Which is a bit of shame because Sudden Strike 4’s Doctrines system seems built around the idea of revisiting levels. Here, players select from a trio of specializations (infantry, tank, or support), each with its own general and specialized tech-tree. Success of each stage earns up to three stars which are used to unlock additional perks, offering an incentive. But the system is based around the completion of certain in-game tasks, and Sudden Strike isn’t very forthcoming about your progress, undermining its own motivational system. As such, I worked my way through the campaign concisely earning a pair of stars on each stage, finding little need for an extra assistance.
Sudden Strike 4 chases historical verisimilitude with its units and broad contexts, only occasionally converging on historical fact. As such, you’ll find broad facsimiles of the Siege of Leningrad, Operation Market Garden, or Operation Overlord, even if many of the details are fictionalized. This means that Sudden Strike offers up some iconic battles, with Leningrad’s icy arena offering intensity as tanks can plummet into the frosty abyss or The Battle of Kursk offering the ultimate armored showdown. While it’s forgivable that the game takes some historical liberties, some of the tactical oversights were less defensible. Following standard military protocol, I used my tanks to shield a group on infantry. But Sudden Strike didn’t seem to model ballistics, and enemy were able to shoot right throw my tanks.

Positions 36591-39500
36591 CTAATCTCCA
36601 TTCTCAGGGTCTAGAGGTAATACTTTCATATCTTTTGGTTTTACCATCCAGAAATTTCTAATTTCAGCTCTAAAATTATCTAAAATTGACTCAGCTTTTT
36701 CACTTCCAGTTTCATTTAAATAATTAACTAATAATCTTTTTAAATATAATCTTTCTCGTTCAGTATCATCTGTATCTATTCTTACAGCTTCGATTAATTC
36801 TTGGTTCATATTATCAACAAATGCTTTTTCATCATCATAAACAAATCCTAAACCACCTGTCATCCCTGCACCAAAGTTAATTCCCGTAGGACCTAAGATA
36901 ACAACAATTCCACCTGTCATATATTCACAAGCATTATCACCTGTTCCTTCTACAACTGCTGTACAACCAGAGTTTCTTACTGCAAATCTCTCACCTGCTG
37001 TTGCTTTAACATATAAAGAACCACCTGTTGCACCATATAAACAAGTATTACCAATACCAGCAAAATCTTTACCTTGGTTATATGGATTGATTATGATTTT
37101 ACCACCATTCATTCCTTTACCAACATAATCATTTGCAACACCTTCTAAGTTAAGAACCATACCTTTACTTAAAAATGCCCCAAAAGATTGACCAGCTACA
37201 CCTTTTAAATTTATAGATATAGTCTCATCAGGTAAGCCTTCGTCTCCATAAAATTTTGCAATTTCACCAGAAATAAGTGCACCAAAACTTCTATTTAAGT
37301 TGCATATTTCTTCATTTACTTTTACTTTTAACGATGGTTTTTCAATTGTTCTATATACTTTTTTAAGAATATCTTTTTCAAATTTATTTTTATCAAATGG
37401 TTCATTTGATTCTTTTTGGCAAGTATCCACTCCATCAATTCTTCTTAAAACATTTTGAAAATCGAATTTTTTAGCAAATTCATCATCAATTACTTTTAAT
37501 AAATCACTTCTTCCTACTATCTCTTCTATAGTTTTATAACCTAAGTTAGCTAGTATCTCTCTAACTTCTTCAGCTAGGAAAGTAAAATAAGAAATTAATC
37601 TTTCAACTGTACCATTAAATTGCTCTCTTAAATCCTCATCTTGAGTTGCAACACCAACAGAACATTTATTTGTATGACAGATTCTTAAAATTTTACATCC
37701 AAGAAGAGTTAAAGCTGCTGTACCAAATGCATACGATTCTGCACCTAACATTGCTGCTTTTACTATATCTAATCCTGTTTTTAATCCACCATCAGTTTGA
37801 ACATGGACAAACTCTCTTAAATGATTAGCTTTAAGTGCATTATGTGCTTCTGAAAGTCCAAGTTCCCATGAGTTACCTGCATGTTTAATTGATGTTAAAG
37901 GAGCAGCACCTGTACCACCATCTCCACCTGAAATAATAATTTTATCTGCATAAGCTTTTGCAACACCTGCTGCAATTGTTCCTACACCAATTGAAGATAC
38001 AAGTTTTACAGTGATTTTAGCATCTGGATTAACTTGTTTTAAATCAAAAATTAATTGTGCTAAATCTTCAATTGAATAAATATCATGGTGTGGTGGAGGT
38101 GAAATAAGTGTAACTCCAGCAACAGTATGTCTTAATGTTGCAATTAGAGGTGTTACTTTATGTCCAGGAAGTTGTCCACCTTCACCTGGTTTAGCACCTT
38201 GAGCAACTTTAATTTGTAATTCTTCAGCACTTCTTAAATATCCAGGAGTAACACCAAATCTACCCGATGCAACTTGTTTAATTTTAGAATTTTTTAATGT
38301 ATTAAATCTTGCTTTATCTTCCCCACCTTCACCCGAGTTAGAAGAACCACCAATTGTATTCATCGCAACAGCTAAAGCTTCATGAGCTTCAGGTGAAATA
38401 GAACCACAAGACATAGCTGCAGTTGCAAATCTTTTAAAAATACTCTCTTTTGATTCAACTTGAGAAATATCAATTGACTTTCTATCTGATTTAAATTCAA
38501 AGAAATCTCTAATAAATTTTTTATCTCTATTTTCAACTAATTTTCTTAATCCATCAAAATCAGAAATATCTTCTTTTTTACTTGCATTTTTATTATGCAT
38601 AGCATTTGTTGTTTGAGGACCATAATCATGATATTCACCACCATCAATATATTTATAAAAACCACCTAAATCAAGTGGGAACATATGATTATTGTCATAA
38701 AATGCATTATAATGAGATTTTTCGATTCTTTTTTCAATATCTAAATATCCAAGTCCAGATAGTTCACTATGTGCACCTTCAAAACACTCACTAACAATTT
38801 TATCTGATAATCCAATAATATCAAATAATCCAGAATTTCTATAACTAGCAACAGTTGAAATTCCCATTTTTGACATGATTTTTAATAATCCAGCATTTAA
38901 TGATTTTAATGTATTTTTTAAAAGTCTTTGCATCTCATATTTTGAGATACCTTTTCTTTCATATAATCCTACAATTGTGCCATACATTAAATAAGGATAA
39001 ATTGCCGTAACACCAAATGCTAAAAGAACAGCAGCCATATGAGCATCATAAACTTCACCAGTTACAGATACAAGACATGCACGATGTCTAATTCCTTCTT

Mechanical quibbles aside, Sudden Strike 4 is a consummate looker. Units exhibit a pleasing amount of detail, flaunting soldiers riding in the back of a troop transport or the working tracks of a tank. Explosions and flames are handled agreeably, often sending bodies flailing through the air and lingering billows of somber smoke. Nicely, many elements of the battlefield are destructible, and it’s difficult to not get excited to see a squad of Shermans barely slowing as they smash through a tree line.
While Sudden Strike 4 has a host of enjoyable moments, a multitude of minor issues can spoil the game’s sense of impact. As such, there’s a persistent reminder that you are playing a game rather than being a participant in a detailed simulation of war. As much as I’d love to immerse myself in the intricacies of strategic command, all too often I’d experience the frustration when a tank’s machine gunner fails to target a foot soldier just a stone’s throw away. Perhaps a copious amount of patching can turn Sudden Strike into the war-ready machine it wants to be.
Sudden Strike 4 was played on PC with review code provided by the publisher.
Platform: PC, also on PS4, coming soon to Xbox One
Developer: Kite Games
Publisher: Kalypso Media Digital
Release date: August 11th, 2017 (PC), August 15th, 2017 (PS4)
Price: $49.99 via Steam (PC), $59.99 on console via retail and digital download